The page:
Is this the next bubble-burst?  Not necessarily.  We all know that the economy is in a recession.  How many of the companies doing lay-offs are financially strapped or in trouble?  Some of them are as we can see or estimate.  Some of them, like Yahoo and eBay need to scale-back just to maintain shareholder value or keep profitability at expected levels.  Other smaller venture-backed companies need to scale back costs until they can get their revenues up to support the business.

But when big companies RIF (reduction in force) it also opens the door across the industry.  At this point, any company can announce a me-too lay-off without having to provide much explanation.  In fact, at this point in time, a RIF will likely be perceived as an indication of good fiscal management in response to economic uncertainty, inflation in our sector and the forecasts of decreased spend from advertisers.  So for many companies this is a great opportunity to ‘cut the fat’ and get away with it.

RIF opportunities come in cycles.  When big companies do a layoff – like Yahoo did a year ago – other companies follow suit so they can move under the radar of the headliner.  Do all of these companies need to RIF?  Nope.  In fact, look closely and you will see that while some of these companies are eliminating positions under the guise of good fiscal management, they will be creating new ones elsewhere in the company.  The East Coast Sales Director will be replaced by the National Business Development Manager.  The Global Market Strategy Director will be replaced by the Corporate Product Marketing Director.  These changes don’t necessarily happen at the same time.  Smart companies let 90 days pass between the two moves.  This allows the RIF to happen in one quarter, and the opportunity to report the impact, before going into the next quarter when the re-expansion occurs.  Out with the old and in with the new.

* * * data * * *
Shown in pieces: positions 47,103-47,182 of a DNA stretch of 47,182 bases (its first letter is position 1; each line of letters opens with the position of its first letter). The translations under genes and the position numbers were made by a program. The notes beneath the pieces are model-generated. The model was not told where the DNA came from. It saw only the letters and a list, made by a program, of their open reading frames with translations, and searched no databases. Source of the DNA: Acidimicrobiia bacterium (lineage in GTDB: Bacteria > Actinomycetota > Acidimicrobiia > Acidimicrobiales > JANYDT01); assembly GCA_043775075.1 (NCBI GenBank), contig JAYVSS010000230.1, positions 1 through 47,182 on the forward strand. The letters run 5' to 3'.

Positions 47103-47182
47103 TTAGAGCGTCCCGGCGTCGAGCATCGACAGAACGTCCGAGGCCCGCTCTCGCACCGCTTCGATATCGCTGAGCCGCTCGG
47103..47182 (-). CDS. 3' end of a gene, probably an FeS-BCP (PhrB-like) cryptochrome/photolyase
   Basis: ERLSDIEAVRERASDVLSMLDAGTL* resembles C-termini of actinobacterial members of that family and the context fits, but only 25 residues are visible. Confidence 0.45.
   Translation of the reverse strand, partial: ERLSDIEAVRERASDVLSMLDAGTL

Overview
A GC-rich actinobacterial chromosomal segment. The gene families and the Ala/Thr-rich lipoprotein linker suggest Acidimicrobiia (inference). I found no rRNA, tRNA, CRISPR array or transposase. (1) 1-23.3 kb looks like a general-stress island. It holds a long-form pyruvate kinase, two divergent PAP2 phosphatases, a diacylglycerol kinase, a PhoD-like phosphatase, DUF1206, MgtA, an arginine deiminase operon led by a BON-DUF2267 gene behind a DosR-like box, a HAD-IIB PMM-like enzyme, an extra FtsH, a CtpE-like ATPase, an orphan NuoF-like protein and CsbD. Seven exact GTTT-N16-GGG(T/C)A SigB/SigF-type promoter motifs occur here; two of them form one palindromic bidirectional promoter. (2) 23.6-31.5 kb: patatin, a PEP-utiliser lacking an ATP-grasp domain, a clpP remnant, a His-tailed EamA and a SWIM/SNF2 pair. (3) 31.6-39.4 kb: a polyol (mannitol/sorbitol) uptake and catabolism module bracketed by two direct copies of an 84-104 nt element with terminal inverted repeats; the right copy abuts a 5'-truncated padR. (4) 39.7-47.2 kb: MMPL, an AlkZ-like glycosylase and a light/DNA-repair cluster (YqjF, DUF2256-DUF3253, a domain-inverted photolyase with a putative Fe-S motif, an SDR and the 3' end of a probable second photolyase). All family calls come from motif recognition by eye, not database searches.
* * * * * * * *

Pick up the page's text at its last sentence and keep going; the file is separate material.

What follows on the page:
So with the current lay-offs in the industry, what does that mean for companies that want to grow – great hiring opportunities?  Yes and no.  RIFS don’t usually flush the good people, they flush they expendable people while the good people get retention bonuses or extra stock options.  The market will get flooded with mediocrity and one man’s fool will look like another man’s gold.  I am not saying that there won’t be any good candidates put out to pasture, but hiring managers will have to do a lot of interviewing to find them.  Tactically, the opportunity to hire is to go at the companies that just did layoffs and try to hire the retained people while they feel unglued.  Good recruiters know this already.

But in the end RIFS are fundamental operating procedures – and opportunistic initiatives that are taken when the elephants are under the microscope.  Don’t let 400 point daily swings in the Dow and RIFs make you think that the bubble is coming.  Think a quarter or two out.  There are some very good technologies out there, game changers.  There are a lot of dollars invested in some real businesses and accomplished teams.  Advertisers need to make money and need now more than ever to invest in marketing and sales to do it.  It’s bumpy now, and will stay this way for a while.  But look carefully through the dust being kicked-up and see the movers and shakers that are in motion beyond the RIFS.  It’s probably not a ‘pop’ you’re hearing but plans for more growth.